Building efficiency: 4 tips for smoother product manufacturing

By Emma Sturgis

Product manufacturing is the backbone of any business that relies on selling products. Companies, both large and small, work with manufacturing centers to get their items produced in a timely and cost-effective manner. Keeping this operation running smoothly is a critical component of every successful entrepreneur. Here are four tips to help keep this operation running efficiently.

Hire a production manager

Business owners have a bad habit of assuming that they can take care of everything, especially when running a small business. Some owners develop this thought from a sense of pride, while others simply don’t know any better. Hiring a production manager is one of the best ways to ensure smooth product manufacturing. Instead of having an owner split his or her attention between many different facets of the company, a production manager can focus all of his or her time on this one factor. If a manufacturing company doesn’t offer its own manager, businesses should feel free to send their own.

Invest in enough hardware

Many small businesses make the mistake of cutting corners with their product manufacturing. Whether working with a smaller manufacturer or not buying enough hardware, these shortcuts can end up causing problems in the long run. It is important to start with a product manufacturing model that is relative to the current size of the operation and a little bit bigger. This leaves some room for growth in the future. If there is specific equipment needed for the process, then they’ll need to be obtained beforehand. For example, if a lot of raw material or powder is being handled on a day-to-day basis, then top-quality test sieves would be a vital asset as they can help to identify the quality of the product. Needless to say, the same goes for a wide range of other equipment, from machinery to protective clothing. Furthermore, prior research and prices of the equipment will need to be looked into thoroughly so businesses can get the best deal for what they require. For instance, LVDTs are used in certain manufacturing processes like packaging and testing, so checking out businesses such as Sentech and others like it will provide them with the resources needed to create a professional and efficient environment.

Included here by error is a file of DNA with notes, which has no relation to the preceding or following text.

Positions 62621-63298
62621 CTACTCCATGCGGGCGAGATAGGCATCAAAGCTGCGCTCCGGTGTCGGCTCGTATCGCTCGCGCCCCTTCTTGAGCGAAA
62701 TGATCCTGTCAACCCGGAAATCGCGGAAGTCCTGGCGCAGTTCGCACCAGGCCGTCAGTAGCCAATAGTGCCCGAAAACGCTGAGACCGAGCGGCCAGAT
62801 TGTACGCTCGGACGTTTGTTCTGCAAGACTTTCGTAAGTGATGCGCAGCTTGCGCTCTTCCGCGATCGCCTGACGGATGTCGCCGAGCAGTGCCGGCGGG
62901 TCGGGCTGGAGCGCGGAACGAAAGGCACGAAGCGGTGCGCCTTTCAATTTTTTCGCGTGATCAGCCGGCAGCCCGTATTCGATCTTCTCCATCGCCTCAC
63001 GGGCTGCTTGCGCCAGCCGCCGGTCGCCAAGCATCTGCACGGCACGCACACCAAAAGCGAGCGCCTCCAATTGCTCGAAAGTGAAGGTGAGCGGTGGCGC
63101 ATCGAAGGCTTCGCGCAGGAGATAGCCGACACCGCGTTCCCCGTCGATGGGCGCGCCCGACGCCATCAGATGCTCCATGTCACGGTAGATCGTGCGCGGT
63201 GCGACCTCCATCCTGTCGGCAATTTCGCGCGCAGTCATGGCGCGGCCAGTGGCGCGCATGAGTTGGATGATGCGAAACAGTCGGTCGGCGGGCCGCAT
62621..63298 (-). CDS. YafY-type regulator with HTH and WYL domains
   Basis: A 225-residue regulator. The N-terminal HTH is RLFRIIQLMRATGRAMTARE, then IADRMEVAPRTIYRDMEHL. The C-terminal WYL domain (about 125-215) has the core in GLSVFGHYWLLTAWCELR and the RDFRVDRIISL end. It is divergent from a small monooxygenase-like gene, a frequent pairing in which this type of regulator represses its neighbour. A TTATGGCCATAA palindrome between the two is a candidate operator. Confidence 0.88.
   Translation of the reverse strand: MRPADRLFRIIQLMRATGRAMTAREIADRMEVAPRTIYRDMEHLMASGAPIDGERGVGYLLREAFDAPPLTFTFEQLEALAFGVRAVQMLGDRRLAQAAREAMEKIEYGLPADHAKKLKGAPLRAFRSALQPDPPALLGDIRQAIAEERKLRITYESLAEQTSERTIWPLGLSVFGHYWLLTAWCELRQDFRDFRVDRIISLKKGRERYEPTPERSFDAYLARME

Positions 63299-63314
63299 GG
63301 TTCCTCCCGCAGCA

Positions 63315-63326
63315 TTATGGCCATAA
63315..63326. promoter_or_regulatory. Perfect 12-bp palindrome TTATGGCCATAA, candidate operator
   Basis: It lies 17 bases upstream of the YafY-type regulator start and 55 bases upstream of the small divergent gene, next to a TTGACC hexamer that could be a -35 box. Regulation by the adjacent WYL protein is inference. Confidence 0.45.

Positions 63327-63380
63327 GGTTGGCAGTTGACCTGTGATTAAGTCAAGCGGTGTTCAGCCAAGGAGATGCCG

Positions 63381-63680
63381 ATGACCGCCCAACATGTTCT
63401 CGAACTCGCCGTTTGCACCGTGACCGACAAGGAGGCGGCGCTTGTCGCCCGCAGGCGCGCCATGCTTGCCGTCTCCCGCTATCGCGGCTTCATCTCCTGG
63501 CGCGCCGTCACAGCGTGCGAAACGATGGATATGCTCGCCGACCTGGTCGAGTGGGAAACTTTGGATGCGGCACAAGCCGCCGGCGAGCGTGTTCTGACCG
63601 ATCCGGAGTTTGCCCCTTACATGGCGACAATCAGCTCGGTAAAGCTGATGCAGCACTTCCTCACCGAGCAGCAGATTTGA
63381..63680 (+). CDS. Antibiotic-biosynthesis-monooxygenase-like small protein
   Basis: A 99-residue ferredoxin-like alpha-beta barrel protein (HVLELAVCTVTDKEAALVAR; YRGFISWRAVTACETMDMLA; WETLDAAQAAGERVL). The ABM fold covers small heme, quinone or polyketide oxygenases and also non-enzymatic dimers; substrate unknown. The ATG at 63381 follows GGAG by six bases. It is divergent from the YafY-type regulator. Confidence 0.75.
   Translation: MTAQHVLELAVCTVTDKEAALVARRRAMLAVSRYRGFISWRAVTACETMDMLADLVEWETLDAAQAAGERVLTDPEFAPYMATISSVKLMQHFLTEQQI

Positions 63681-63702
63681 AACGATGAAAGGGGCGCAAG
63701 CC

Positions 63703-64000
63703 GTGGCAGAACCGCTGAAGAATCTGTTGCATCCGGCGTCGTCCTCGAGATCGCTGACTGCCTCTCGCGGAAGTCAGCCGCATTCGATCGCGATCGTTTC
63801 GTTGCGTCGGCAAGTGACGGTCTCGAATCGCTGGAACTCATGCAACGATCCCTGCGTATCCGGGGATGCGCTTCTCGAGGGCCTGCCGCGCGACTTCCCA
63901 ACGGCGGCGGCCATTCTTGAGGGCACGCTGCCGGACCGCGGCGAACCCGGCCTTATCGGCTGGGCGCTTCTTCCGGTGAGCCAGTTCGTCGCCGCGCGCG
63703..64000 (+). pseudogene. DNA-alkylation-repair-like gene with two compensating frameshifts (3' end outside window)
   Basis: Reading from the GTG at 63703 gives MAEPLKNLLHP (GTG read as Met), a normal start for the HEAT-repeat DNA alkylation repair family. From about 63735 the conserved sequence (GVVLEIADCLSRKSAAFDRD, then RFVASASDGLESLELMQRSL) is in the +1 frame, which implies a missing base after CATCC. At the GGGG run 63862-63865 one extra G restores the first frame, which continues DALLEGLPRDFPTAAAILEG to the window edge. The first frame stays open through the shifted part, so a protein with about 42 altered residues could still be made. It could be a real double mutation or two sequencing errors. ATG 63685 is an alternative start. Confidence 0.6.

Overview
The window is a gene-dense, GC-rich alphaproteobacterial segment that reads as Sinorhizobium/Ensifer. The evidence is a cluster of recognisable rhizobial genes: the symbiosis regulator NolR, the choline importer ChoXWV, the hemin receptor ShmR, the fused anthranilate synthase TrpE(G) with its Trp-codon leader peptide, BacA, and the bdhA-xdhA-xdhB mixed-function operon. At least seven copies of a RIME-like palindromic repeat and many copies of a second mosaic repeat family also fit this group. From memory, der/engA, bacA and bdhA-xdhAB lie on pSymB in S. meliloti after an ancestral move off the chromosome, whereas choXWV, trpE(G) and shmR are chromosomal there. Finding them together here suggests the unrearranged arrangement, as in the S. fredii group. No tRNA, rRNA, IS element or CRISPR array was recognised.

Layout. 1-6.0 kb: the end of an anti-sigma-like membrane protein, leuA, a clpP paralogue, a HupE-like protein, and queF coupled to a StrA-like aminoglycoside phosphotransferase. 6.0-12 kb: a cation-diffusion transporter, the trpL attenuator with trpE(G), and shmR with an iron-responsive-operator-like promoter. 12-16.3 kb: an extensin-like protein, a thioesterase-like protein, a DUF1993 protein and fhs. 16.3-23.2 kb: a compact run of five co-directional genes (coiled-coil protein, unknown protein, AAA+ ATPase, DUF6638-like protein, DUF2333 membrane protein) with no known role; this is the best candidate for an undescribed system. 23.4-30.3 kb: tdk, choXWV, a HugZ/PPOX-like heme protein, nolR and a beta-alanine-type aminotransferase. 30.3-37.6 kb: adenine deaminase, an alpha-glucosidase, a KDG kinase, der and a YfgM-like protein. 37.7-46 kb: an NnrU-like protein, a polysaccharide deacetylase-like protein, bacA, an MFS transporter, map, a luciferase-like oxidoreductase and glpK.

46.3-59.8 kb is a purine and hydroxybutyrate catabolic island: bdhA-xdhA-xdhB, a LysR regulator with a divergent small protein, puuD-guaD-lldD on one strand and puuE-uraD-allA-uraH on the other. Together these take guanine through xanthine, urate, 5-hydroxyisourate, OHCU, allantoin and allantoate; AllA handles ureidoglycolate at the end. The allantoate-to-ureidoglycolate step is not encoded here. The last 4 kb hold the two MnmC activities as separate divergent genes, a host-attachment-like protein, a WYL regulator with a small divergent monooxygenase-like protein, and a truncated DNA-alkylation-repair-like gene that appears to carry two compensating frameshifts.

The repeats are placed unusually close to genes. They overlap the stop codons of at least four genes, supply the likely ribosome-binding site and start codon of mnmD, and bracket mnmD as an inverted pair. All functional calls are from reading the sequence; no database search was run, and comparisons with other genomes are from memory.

Solidify an agreement beforehand

There is nothing worse than having legal issues cause a shortage or slow-down in production. It is critical that companies hash out all of the legal, assembly and financial details before production begins. This is important no matter the size of your company. Just because you have a small business, don’t assume you won’t run into major legal issues. Companies need to develop a strong and reliable relationship with their manufacturing partners. This will ensure high quality and trust between manufacturer and business owner. Global contract manufacturing may need to be considered for operations that extend to other countries or plan on business growth in the future.

Use manufacturing software

There are a thousand working parts to every manufacturing line. Keeping track of each individual component is impossible for the average operating crew. Manufacturing software simplifies this problem by allowing business owners to track individual components of their manufacturing process. Real-time measurements on industrial temperature sensors and gauges, along with other types of data-gathering sensors, offer an accurate overview from which key decisions can be made. This software can help owners avoid disasters and increase efficiency overall. This can be especially helpful for an entrepreneur who is taking on all or most of the tasks of running a business. Utilizing a manufacturing company or software will allow you to focus your efforts elsewhere and keep on top of your running business.

Businesses cannot avoid the importance of product manufacturing. Many owners struggle with this component of their company and end up failing as a result. These four tips can help any business owner increase the efficiency of their product manufacturing.


Emma Sturgis is a freelance writer based out of Boston, MA. She writes most often on health and education. When not writing, she enjoys reading and watching film noir. Say hi on Twitter @EmmaSturgis2

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